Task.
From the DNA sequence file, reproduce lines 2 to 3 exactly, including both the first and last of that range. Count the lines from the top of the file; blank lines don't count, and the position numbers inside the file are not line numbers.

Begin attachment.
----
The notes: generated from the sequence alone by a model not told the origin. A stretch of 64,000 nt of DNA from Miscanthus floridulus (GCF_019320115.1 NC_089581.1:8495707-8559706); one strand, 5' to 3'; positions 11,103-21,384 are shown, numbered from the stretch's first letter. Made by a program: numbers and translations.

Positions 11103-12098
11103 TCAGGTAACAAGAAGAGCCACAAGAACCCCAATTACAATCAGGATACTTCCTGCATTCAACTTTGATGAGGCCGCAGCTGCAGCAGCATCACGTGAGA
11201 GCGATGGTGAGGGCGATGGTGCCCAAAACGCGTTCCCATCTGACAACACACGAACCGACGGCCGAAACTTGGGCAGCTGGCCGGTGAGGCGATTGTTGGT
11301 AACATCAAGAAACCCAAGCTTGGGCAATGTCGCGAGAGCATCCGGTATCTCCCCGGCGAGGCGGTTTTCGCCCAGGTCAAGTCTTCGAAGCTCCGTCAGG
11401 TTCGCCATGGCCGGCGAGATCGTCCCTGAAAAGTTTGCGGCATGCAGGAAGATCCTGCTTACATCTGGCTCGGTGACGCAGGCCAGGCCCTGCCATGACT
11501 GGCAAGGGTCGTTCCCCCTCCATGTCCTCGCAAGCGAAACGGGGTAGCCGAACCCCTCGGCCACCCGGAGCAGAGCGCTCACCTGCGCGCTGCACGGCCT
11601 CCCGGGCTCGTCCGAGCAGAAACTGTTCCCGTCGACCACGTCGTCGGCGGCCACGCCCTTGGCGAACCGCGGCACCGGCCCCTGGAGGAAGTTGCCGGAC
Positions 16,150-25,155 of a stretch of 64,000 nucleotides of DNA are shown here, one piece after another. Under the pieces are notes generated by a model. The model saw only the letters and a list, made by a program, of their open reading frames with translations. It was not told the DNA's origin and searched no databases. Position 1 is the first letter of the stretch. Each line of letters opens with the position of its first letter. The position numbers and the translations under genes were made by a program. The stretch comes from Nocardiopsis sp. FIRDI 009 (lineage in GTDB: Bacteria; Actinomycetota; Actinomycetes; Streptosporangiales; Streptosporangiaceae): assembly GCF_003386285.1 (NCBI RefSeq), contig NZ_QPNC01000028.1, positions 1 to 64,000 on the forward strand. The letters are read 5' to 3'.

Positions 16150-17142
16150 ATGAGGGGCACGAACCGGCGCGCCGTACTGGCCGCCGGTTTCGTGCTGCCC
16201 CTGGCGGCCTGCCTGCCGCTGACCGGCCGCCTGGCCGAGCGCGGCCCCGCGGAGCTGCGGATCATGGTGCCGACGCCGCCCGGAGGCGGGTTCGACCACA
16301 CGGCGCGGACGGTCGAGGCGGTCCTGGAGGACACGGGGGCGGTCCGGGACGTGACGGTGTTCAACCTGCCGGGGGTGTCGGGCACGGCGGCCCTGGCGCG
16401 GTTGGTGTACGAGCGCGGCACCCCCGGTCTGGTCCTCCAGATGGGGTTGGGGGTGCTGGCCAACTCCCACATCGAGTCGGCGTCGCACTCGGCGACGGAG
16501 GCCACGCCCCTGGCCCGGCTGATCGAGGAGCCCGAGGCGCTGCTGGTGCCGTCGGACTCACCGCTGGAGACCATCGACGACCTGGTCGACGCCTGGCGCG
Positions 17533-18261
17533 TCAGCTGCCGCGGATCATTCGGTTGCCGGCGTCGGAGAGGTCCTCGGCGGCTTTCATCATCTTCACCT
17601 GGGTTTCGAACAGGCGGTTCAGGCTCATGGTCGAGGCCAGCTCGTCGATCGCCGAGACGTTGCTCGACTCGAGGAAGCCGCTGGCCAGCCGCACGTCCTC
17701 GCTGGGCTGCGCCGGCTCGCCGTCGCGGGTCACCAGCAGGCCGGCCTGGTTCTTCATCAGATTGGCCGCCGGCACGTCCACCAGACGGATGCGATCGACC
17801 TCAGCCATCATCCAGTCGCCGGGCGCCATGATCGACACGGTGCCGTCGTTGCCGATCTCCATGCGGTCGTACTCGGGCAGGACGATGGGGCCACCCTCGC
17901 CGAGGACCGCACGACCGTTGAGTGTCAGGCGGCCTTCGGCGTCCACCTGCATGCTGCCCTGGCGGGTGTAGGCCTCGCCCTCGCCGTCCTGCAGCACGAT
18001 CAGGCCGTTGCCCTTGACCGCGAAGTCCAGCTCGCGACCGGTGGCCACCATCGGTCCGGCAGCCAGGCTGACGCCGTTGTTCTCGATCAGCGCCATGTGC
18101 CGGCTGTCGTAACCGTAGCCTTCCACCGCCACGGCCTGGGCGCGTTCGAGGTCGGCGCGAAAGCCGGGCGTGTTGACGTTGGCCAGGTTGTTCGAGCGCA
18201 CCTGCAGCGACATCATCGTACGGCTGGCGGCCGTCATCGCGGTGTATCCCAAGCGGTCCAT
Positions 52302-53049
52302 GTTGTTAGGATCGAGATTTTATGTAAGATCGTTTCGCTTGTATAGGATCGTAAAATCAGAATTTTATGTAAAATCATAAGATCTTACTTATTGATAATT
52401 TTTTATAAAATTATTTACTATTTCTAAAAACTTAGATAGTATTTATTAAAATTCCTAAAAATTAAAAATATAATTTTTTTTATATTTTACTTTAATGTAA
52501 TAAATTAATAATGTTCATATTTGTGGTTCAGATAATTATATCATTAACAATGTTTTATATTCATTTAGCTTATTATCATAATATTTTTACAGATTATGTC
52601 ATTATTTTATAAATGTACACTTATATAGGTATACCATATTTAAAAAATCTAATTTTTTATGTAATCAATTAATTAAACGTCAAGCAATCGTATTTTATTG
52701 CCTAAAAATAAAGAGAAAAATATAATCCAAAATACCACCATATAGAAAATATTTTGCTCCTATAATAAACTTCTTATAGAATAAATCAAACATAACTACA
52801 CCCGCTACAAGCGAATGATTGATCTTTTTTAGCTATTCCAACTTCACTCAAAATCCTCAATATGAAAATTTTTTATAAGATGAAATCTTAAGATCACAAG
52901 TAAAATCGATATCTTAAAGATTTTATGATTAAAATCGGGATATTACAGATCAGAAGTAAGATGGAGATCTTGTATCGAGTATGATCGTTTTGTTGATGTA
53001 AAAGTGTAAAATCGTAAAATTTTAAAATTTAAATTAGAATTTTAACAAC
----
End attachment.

Positions 11103-12098
11103 TCAGGTAACAAGAAGAGCCACAAGAACCCCAATTACAATCAGGATACTTCCTGCATTCAACTTTGATGAGGCCGCAGCTGCAGCAGCATCACGTGAGA